Investors today have the blessing of being on the winning side of a secular, decades-long decline in fund fees. Several trends have played into this, including:
- Massive inflows to stocks as a whole, but specifically out of mutual funds and into ETFs ($7 trillion and counting in just the past decade!). As more assets flow into more ETFs, their fixed costs become a smaller proportion of overall costs
- Competition among fund providers as the financial services space sees new entrants and a relaxed regulatory environment.
- Commission rates for buying stocks moving towards $0. This reduces ongoing expenses of the fund operator, allowing them to pass on some cost savings to fund holders.
Avoid the traps
While that’s all well and good, many investors fall into the trap of just buying into the largest funds (as measured by assets under management, AUM) or the ones that have the best performance. Or maybe they put too much value on the fund who was first to market, thinking there’s some inherent advantage to being the first mover. These are traps because many of the largest and oldest funds in each space of the market don’t have the lowest expense ratios – despite not offering any discernible advantage over competing funds.
In most cases we’re talking about small savings that can be found – a few basis points (1/100th of a percent) here, a few basis points there… but these things add up fast, as we’ll show you at the end of this article. Let’s go through a few relevant examples from our own investing arsenal, to highlight the benefits of doing some extra digging when making key portfolio choices.
Going for Gold – GLD vs IAU
SPDR Gold Shares (GLD) was the first ETF to come to market that just held gold bullion, and nothing more. It began trading in 2004, and it’s now the largest gold ETF, with over $60 billion in AUM. It carries an expense ratio of 0.40% per year ($40 per $10,000 invested).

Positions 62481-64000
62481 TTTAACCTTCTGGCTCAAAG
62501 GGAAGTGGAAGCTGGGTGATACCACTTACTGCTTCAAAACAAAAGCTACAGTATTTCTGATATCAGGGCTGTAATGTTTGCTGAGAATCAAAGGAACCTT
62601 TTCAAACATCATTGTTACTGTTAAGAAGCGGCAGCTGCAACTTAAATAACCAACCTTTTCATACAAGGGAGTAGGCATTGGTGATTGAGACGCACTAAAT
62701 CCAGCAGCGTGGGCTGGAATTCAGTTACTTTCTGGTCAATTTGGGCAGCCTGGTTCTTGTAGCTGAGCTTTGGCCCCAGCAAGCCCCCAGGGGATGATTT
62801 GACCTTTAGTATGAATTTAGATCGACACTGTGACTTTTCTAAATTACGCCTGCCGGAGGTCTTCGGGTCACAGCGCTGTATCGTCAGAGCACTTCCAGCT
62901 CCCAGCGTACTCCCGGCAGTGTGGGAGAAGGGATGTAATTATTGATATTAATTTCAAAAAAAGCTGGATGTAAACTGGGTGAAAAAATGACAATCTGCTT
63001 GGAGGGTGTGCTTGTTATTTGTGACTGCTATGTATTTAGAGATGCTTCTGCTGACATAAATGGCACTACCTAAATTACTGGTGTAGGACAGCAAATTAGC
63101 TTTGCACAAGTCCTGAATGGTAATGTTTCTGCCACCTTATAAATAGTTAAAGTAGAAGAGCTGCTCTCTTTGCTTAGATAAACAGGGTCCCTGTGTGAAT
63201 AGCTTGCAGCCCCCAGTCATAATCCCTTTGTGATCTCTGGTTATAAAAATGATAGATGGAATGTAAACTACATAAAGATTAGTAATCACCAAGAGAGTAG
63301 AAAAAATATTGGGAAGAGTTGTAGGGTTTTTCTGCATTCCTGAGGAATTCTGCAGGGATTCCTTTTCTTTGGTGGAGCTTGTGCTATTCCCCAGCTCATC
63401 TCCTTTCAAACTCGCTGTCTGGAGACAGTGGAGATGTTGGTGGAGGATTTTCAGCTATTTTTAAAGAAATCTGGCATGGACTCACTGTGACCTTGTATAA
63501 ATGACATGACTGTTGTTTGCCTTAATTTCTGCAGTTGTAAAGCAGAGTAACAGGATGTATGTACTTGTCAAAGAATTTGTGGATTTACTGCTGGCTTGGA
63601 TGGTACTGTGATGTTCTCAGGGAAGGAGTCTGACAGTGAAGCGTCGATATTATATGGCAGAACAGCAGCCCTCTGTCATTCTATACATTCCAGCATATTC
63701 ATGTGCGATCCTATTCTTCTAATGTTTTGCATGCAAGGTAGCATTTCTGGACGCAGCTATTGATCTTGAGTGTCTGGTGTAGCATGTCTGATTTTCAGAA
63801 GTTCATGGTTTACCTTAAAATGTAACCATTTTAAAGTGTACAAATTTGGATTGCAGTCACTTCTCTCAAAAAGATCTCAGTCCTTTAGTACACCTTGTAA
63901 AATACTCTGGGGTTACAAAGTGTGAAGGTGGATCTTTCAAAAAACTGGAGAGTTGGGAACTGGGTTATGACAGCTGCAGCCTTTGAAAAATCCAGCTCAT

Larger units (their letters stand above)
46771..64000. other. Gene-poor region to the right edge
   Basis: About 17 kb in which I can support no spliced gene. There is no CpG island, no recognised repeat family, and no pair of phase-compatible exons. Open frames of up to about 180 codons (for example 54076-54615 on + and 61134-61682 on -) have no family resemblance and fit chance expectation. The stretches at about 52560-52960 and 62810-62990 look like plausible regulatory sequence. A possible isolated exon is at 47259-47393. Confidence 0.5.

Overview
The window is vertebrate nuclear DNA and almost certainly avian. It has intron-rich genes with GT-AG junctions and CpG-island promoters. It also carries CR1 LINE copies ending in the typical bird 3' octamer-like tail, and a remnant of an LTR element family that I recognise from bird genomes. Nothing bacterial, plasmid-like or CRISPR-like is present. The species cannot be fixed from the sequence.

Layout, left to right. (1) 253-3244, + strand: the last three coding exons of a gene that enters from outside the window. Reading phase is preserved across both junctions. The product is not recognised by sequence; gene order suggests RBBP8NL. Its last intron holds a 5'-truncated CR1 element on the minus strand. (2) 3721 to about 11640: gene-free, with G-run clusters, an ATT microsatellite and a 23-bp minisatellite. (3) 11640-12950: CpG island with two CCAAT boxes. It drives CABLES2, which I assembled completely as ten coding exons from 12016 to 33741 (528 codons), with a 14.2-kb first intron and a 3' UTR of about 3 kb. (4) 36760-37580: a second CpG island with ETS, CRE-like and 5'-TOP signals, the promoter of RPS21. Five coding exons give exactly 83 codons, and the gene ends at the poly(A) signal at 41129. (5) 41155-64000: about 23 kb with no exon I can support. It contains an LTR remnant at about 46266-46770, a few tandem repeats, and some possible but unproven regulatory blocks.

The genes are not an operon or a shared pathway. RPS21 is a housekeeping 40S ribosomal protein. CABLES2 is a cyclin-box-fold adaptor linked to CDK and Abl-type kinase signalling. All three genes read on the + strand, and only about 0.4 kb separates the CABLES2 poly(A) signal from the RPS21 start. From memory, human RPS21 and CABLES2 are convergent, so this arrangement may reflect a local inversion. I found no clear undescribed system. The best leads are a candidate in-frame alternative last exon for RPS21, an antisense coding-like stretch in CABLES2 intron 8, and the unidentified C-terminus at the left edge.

It’s smaller peer, IAU, the iShares Gold Trust, came to market just one year later, and does the exact same thing as GLD, simply holding gold bullion in storage and aiming to track the underlying price of the metal as closely as possible. IAU has just shy of $30 billion in AUM, and has an expense ratio of 0.25% per year, or $15 less per $10,000 invested.
IAU and GLD are basically the exact same fund, but one is cheaper. If you’re looking to invest in gold for its various diversification benefits consider going with IAU over GLD.
VOO vs SPY: Vanilla vs Vanilla
There are literally hundreds of ETFs with the sole purpose of tracking the S&P 500 index. That’s it. Pretty simple. That’s why the expense ratios are low across the board for S&P 500 trackers – competition and simplicity. SPY, the SPDR S&P 500 ETF Trust, is far & away the largest fund in the space, and one of the very first ETFs anywhere, coming to market in 1993. SPY now has over $350 billion under management, and charges just 0.095% per year in expenses.
But alas, VOO, the Vanguard S&P 500 ETF, with its meager (sic) $240 billion in AUM, does it even better at just 0.03% per year. We’ll happily choose Vanguard’s vanilla here.
POTX vs MJ – Cannabis Competitors